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December 9, 2012 / carlispina

Ravel – A New Way to Research Cases

Ravel LogoRavel, a new startup, was created this year at Stanford by two 2012 Stanford Law graduates. It aims to change the way that people conduct legal research and visualize connections between cases. It is specifically focused on helping users to see how cases are connected to one another and to collaborate with other legal researchers.

Once signed in, you are are presented with a Google-style page with a search box in the center. You can search for cases by party name, case number or keyword. For a more advanced search, you also have the option to limit your search to a select court or courts or to a specific date range. The case database is currently limited to Supreme Court and federal court cases ranging from 1754 to 2012, but according to their website they “are aggressively expanding the coverage of our case opinion database” so more cases will likely be added in the near future. The cases that are returned cannot currently be sorted, but the search feature does a good job of returning relevant cases, which makes this less of an issue. In addition to displaying the list of relevant cases on the left side of the screen, Ravel also shows a visualization of the connections between these cases on the right side of the page. In addition to showing citations between cases as connecting lines, the visualization also gives a sense of the number of times a particular case has been cited by the size of the circle used to represent it. The circles are color coded with green circles representing those that have been cited most recently, yellow circles representing cases that have not been cited as recently and red circles representing others that have not been cited in at least 20 years. You can toggle between several views to see different visualizations, including viewing cases on a timeline, sorted by court or clustered.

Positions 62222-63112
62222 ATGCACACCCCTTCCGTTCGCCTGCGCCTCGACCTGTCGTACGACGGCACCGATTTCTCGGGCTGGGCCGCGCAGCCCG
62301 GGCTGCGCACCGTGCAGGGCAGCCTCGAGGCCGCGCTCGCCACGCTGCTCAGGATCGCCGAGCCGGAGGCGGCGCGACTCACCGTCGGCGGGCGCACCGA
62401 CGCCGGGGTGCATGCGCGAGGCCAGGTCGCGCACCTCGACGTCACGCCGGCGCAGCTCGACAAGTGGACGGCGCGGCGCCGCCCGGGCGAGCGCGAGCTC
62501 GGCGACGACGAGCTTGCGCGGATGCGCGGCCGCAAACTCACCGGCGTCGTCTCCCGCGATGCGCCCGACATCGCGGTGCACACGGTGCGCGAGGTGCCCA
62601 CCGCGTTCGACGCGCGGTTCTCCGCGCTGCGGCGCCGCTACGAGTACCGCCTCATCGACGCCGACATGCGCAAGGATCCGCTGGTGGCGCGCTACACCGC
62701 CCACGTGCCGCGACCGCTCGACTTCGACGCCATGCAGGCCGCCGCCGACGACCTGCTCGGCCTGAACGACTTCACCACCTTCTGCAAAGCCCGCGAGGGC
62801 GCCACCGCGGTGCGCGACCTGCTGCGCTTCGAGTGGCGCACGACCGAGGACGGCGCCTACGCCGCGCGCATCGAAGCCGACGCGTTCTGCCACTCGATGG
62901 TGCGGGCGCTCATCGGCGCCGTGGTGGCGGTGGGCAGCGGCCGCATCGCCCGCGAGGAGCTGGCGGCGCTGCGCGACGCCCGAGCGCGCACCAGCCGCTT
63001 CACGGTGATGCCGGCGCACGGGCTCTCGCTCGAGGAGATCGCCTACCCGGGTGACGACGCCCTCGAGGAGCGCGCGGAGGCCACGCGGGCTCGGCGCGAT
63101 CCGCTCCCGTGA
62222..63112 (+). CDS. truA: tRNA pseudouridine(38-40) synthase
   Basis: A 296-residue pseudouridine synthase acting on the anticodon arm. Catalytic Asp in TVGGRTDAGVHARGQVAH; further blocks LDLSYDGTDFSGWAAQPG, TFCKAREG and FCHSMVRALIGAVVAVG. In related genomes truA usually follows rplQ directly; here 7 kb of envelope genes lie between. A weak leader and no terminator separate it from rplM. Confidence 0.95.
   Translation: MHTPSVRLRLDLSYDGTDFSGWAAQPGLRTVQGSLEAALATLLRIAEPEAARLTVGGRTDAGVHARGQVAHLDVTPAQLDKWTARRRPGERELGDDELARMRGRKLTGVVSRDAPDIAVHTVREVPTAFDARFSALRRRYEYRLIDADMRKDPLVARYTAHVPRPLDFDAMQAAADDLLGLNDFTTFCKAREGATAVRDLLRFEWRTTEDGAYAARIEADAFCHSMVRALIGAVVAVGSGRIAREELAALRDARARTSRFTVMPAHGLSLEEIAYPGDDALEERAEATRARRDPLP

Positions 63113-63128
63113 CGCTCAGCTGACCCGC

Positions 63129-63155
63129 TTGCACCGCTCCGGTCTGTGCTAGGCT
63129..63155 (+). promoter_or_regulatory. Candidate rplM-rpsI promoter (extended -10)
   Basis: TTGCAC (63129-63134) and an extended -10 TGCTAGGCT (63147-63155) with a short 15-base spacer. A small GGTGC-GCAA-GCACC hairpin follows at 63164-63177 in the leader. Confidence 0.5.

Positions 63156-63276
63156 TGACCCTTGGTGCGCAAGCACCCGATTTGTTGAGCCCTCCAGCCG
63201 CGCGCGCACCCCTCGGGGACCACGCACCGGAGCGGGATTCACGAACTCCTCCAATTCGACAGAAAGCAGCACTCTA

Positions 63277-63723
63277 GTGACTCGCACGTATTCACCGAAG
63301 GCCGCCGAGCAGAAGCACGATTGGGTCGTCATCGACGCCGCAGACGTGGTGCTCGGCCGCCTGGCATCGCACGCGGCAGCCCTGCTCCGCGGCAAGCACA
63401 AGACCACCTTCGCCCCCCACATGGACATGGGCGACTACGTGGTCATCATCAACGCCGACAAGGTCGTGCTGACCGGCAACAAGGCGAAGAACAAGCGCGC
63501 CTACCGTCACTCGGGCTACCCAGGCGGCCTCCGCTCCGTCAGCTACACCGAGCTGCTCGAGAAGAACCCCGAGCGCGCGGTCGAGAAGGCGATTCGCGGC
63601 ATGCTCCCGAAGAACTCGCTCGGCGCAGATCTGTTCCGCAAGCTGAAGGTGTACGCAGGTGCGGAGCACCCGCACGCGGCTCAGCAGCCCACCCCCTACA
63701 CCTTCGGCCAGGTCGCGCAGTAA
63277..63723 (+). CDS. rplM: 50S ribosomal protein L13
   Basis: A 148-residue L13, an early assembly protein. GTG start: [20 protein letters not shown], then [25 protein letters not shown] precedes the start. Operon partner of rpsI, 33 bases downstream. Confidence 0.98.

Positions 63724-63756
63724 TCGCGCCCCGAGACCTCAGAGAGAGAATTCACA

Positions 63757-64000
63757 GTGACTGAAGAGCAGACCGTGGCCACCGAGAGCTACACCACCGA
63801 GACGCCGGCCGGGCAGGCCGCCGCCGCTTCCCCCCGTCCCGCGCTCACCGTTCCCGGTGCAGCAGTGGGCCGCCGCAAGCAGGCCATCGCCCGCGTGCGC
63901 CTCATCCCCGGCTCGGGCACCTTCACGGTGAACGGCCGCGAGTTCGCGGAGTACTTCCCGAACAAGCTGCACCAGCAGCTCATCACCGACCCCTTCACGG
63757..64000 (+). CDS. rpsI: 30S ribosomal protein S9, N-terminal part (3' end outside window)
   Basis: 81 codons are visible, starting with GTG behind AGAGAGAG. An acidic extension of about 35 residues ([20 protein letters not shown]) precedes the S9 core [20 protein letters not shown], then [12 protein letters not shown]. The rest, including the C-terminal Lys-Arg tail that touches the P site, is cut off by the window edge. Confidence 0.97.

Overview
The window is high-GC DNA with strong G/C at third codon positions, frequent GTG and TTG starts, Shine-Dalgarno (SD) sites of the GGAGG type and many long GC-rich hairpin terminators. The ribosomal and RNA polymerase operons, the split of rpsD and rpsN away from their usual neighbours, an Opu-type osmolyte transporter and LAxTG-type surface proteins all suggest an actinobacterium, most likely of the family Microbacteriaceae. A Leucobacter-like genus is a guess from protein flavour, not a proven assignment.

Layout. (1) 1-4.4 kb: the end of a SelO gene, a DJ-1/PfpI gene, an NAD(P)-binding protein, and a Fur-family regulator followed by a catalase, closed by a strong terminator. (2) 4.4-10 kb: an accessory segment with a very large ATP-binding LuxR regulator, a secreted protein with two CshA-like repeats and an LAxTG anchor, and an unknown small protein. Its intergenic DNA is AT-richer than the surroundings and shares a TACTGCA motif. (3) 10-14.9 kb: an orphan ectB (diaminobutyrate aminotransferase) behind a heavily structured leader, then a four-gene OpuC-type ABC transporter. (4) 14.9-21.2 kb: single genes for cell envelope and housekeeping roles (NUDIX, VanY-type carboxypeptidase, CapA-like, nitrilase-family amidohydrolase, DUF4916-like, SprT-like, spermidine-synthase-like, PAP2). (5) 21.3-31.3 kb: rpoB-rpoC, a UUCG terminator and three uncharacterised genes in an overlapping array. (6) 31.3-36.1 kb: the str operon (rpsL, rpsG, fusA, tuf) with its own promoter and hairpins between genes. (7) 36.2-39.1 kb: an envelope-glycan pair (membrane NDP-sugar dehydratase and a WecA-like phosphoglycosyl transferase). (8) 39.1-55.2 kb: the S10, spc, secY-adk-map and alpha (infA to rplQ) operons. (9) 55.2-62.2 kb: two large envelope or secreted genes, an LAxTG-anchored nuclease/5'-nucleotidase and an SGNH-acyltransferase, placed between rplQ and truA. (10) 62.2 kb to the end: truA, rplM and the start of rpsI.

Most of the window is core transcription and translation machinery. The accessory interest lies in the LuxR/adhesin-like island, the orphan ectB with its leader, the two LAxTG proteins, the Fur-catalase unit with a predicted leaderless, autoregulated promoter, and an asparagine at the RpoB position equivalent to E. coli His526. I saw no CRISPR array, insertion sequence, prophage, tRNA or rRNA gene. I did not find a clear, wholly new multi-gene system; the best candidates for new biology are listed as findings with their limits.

Clicking on any of these circles will take you to the full text of the case, together with any public annotations that have been added to it. You can also highlight sections of the case, add your own annotations and then add these annotations to one of your caseboards. These caseboards can be shared with other users to foster collaboration or can be exported to Word so that you can use your annotations elsewhere. Ravel is currently in closed beta, but users with academic email addresses ending in .edu are immediately approved for free accounts. It still has some limitations, particularly because it does not yet include the full range of cases for all jurisdictions, but it is well worth trying out.

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